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Expert says Pa. is haven for Important Bird Areas

May 02, 2003|by RICHARD BELISLE

waynesboro@herald-mail.com

WAYNESBORO, Pa. - Pennsylvania is a key migration route for raptors, waterfowl and song birds as they head from the Arctic tundra to the tropics of South America and Mexico, an expert on birds told a small crowd at Renfrew Institute Thursday night.

"One day in 1969, 4,000 hawks and eagles were counted over Hawk Mountain," said Steve Hoffman, the director of bird conservation of Audubon Pennsylvania in Harrisburg, Pa.

Hawk Mountain, a site north of Allentown, Pa., draws more than 80,000 visitors during the migration period from August through December, he said.

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Until 1934 the site was popular with people who shot the birds as they flew by. "They shot them for sport," Hoffman said.

Birds, their identification, their place in Pennsylvania and how to landscape to attract them are the topics of a three-lecture series at Renfrew Institute.

Hoffman, the second lecturer in the series, also spoke of a program that will monitor and protect the state's bird population - healthy, threatened and endangered. It's called IBA for Important Bird Area. There are 78 such designated sites in the Keystone State.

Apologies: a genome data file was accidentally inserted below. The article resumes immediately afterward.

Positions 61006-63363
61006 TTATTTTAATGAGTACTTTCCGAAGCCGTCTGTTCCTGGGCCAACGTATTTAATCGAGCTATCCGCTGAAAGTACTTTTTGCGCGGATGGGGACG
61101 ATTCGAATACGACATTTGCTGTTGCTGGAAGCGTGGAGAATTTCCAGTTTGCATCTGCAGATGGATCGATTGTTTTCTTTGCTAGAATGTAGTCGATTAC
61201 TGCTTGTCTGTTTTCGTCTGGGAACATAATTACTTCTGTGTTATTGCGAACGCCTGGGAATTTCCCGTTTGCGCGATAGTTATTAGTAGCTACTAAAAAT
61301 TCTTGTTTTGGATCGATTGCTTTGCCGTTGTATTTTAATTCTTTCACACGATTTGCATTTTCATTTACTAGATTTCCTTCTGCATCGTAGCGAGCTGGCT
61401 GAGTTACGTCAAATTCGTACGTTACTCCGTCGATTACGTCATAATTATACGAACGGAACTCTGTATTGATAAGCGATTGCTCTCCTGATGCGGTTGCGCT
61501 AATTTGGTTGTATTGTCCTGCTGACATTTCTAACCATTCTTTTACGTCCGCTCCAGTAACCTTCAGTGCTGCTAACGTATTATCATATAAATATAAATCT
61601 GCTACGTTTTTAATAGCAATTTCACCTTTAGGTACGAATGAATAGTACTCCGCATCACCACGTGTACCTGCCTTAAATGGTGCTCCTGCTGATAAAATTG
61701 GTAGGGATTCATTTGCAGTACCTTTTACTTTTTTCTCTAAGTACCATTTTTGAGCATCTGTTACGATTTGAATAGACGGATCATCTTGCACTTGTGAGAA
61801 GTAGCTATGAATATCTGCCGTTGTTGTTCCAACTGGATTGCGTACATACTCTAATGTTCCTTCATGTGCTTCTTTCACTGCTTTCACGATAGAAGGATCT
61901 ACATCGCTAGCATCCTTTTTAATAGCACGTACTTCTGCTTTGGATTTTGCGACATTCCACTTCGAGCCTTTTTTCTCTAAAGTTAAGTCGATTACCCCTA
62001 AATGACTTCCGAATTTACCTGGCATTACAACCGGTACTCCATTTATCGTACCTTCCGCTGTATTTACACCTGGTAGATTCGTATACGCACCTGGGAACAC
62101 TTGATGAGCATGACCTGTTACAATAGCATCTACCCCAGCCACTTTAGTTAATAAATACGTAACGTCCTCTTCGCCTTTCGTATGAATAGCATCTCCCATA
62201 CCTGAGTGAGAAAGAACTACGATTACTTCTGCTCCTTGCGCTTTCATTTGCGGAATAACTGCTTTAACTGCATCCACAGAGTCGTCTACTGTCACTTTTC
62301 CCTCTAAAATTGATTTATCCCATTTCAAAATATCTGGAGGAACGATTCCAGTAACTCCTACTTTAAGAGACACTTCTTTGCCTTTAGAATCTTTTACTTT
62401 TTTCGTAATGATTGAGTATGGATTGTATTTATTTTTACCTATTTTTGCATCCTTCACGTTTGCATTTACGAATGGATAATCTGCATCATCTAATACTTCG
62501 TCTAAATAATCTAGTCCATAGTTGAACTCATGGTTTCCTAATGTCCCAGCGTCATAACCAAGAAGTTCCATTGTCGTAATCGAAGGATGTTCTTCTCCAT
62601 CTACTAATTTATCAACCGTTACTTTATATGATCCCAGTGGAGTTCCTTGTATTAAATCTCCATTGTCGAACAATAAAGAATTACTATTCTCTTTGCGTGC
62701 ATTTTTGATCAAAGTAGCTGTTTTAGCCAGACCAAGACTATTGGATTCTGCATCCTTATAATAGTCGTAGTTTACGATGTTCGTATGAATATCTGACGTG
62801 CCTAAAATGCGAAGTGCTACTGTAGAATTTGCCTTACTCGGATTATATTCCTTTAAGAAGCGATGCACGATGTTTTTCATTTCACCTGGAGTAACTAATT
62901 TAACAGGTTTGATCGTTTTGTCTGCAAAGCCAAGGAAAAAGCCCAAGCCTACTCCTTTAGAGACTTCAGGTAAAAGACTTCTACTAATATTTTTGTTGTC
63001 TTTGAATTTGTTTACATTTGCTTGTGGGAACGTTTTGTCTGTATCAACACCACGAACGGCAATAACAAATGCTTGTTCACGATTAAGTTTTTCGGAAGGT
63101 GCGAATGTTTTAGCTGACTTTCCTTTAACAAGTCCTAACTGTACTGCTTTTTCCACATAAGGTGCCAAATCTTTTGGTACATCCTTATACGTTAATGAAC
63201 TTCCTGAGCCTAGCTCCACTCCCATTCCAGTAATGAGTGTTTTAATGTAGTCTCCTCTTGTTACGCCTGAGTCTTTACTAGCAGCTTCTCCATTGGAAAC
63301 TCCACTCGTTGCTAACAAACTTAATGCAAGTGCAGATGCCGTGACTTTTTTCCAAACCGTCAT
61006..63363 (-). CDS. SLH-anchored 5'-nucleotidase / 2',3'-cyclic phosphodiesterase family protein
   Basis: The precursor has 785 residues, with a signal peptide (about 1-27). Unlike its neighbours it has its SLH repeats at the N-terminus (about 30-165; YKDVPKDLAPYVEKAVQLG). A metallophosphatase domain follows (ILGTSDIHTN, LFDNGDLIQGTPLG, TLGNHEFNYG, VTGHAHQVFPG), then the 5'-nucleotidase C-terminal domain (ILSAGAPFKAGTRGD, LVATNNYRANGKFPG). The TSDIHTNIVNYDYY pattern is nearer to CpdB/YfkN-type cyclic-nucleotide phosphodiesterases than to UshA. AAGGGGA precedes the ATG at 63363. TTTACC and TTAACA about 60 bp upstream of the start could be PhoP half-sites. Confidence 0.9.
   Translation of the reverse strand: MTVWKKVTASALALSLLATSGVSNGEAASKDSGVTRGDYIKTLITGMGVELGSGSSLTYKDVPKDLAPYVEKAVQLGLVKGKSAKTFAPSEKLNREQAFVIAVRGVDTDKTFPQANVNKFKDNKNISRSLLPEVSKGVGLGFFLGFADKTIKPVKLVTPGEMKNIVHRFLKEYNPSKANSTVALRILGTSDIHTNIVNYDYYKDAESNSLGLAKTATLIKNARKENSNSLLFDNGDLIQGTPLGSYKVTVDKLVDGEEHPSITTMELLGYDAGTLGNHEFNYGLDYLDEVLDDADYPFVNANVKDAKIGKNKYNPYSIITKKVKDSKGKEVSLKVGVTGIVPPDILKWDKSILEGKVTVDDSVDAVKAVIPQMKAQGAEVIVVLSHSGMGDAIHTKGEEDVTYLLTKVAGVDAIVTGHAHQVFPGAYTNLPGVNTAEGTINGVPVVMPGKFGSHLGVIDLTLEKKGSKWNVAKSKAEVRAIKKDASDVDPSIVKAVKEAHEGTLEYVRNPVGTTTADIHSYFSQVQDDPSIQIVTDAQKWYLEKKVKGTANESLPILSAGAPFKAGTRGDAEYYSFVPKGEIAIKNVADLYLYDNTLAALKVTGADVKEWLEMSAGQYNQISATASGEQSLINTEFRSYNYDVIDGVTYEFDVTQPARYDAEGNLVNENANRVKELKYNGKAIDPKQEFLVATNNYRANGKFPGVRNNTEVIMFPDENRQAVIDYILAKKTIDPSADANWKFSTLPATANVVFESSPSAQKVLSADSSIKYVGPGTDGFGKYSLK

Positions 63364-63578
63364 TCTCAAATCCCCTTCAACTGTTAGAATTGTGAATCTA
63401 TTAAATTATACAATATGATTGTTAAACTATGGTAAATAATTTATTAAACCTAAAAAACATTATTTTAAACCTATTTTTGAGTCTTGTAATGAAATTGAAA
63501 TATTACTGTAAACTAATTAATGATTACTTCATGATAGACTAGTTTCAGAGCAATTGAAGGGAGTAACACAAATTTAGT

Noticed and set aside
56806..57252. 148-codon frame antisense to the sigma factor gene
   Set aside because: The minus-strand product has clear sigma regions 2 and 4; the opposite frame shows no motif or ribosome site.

The program is expected to grow into a major bird conservation movement worldwide.

Bird populations are on the decline because of urban sprawl destroying their habitat, fragmentation of their habitat and overbrowsing of the forest underbrush by deer, Hoffman said.

Cats, pet and wild, kill an estimated 1 billion birds a year in the United States, he said. The answer, he said, is for owners to keep their cats in the house. "It's safer for the birds and the cats," he said.

Similar scientific studies show that a significant number of birds are killed each year when they crash into windows, he said.

"Forty percent of the bird population dies every year anyway, but there are positive signs, too," Hoffman said. Species like the bald eagle and eastern bluebird have made significant comebacks, he said.

"In 1985 there were two nesting pairs of bald eagles in Pennsylvania. Today there are 66 pairs," he said.

The final lecture in the series, "Landscaping for Birds," will be presented by Marcus Schneck, outdoor editor of the Harrisburg Patriot-News.

It will be held at Renfrew Institute May 22 at 7 p.m.

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